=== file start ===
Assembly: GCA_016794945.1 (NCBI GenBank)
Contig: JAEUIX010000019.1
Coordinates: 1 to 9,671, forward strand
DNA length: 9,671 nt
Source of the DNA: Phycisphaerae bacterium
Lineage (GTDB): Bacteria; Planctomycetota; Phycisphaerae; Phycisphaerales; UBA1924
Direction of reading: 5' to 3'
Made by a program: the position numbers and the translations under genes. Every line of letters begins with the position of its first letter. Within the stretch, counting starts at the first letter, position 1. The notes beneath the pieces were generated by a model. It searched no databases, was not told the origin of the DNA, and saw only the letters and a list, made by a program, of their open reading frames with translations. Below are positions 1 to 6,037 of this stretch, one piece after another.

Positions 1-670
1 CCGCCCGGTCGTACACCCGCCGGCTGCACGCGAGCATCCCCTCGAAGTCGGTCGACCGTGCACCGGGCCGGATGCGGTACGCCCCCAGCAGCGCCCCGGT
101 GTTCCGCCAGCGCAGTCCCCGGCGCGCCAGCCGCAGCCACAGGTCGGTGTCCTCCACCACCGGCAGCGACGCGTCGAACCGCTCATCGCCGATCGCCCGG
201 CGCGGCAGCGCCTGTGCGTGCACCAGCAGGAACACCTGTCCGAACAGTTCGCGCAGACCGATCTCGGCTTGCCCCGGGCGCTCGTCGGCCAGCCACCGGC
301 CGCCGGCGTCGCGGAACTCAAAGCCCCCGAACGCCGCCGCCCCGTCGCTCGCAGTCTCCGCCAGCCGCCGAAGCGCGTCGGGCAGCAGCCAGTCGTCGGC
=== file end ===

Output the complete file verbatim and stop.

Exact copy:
Assembly: GCA_016794945.1 (NCBI GenBank)
Contig: JAEUIX010000019.1
Coordinates: 1 to 9,671, forward strand
DNA length: 9,671 nt
Source of the DNA: Phycisphaerae bacterium
Lineage (GTDB): Bacteria; Planctomycetota; Phycisphaerae; Phycisphaerales; UBA1924
Direction of reading: 5' to 3'
Made by a program: the position numbers and the translations under genes. Every line of letters begins with the position of its first letter. Within the stretch, counting starts at the first letter, position 1. The notes beneath the pieces were generated by a model. It searched no databases, was not told the origin of the DNA, and saw only the letters and a list, made by a program, of their open reading frames with translations. Below are positions 1 to 6,037 of this stretch, one piece after another.

Positions 1-670
1 CCGCCCGGTCGTACACCCGCCGGCTGCACGCGAGCATCCCCTCGAAGTCGGTCGACCGTGCACCGGGCCGGATGCGGTACGCCCCCAGCAGCGCCCCGGT
101 GTTCCGCCAGCGCAGTCCCCGGCGCGCCAGCCGCAGCCACAGGTCGGTGTCCTCCACCACCGGCAGCGACGCGTCGAACCGCTCATCGCCGATCGCCCGG
201 CGCGGCAGCGCCTGTGCGTGCACCAGCAGGAACACCTGTCCGAACAGTTCGCGCAGACCGATCTCGGCTTGCCCCGGGCGCTCGTCGGCCAGCCACCGGC
301 CGCCGGCGTCGCGGAACTCAAAGCCCCCGAACGCCGCCGCCCCGTCGCTCGCAGTCTCCGCCAGCCGCCGAAGCGCGTCGGGCAGCAGCCAGTCGTCGGC